Use this URL to cite or link to this record in EThOS: https://ethos.bl.uk/OrderDetails.do?uin=uk.bl.ethos.762686
Title: Surface X-ray diffraction studies of electrode/vacuum and electrode/electrolyte interfaces
Author: Cocklin, E. M.
ISNI:       0000 0004 7657 9864
Awarding Body: University of Liverpool
Current Institution: University of Liverpool
Date of Award: 2017
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Abstract:
This thesis presents in situ Surface X-ray Diffraction (SXRD) studies of surfaces and interfaces, in both Ultra High Vacuum (UHV) and an electrochemical environment. Primarily Crystal Truncation Rod (CTR) measurements are utilised to determine a model for the atomic structure at the interface. A SXRD characterisation of the clean Ag(110) and Ag(111) surfaces in UHV were determined as a reference for the rest of the work in this thesis. Following this the growth conditions and structures of a silicene layer on Ag(111) were investigated, by Low Energy Electron Diffraction (LEED) and preliminary SXRD study of the interface structure is presented. A comprehensive study of the Ag(hkl)/alkaline interface is presented. X-ray Voltammetry (XRV) measurements have been performed to determine the potential dependence of the system. CTR measurements have been used to determine the structure at both the electrode and electrolyte sides of the interface. The results reveal large structural changes on the electrolyte side of the interface, with the response of relaxation of the surface layers in the metal. The presence of specifically adsorbed OH on the surface stabilises cations in a compact double layer through non-covalent interactions. The studies were extended to determine the effects of saturating the electrolyte gases, CO and O2 on the double layer structure. The results indicate that double layer structure is subtly perturbed, and hints at a change in the nature of bonding at the interface. Time resolved SXRD measurements are utilised to determine the dynamics of the restructuring of the electrolyte layering at the Ag(111)/Alkaline interface. In order to gain a comprehensive picture of the structural dynamics, two other systems are studied; the Au(111) reconstruction to determine the timescale of the (1 x 1) ↔ (p ×√3) reconstruction, and the underpotential deposition of Ag on Au(111). The results indicate that the mass transport of ions through electrolyte is on a timescale comparable to the charge transfer, whereas the ordering of ions and surface metal atoms occurs on much longer timescales.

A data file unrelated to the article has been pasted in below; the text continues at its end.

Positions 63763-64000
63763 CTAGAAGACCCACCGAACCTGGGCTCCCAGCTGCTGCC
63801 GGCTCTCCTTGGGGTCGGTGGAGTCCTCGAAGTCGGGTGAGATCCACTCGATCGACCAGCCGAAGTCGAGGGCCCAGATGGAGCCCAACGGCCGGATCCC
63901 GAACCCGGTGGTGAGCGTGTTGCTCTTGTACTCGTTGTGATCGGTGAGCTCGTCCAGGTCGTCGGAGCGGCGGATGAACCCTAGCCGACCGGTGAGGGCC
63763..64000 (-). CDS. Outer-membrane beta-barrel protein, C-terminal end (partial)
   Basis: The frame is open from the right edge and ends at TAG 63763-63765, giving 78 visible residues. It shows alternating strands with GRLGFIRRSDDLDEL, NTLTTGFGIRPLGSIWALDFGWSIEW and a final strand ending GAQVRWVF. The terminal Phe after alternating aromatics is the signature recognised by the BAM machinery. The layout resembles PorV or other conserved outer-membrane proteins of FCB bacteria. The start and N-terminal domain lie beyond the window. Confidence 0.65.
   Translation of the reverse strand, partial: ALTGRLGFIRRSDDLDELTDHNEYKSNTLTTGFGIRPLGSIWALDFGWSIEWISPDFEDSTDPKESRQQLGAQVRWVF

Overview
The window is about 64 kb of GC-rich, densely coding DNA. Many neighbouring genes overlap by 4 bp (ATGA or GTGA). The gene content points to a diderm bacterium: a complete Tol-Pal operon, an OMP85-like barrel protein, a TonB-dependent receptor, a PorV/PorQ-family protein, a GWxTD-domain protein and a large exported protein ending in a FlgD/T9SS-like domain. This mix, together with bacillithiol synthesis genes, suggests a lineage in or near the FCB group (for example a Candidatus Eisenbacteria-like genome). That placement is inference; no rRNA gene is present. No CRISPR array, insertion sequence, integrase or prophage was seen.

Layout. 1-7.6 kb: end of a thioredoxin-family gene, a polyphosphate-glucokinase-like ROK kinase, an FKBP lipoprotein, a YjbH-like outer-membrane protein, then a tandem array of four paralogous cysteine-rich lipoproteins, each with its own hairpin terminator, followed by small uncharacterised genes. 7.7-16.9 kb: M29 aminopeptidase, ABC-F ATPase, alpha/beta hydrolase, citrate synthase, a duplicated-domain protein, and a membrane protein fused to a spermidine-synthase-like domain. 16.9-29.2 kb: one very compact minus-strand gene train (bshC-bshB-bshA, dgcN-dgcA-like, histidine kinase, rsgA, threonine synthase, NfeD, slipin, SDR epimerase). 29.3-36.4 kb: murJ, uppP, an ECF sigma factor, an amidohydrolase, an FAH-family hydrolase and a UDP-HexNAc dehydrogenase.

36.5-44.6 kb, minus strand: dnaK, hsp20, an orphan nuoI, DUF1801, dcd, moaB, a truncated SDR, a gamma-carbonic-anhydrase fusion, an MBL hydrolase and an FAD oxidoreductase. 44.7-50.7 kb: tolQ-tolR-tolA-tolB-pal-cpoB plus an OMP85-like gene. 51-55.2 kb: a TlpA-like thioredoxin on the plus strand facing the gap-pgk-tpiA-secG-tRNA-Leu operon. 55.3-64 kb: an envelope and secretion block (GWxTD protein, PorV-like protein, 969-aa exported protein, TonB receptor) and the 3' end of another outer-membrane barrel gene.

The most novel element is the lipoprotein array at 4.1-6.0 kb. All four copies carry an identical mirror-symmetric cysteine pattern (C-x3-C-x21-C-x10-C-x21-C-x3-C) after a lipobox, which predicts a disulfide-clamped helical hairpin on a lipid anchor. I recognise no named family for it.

Supervisor: Martin, D. ; Lucas, C. A. Sponsor: Not available
Qualification Name: Thesis (Ph.D.) Qualification Level: Doctoral
EThOS ID: uk.bl.ethos.762686  DOI:
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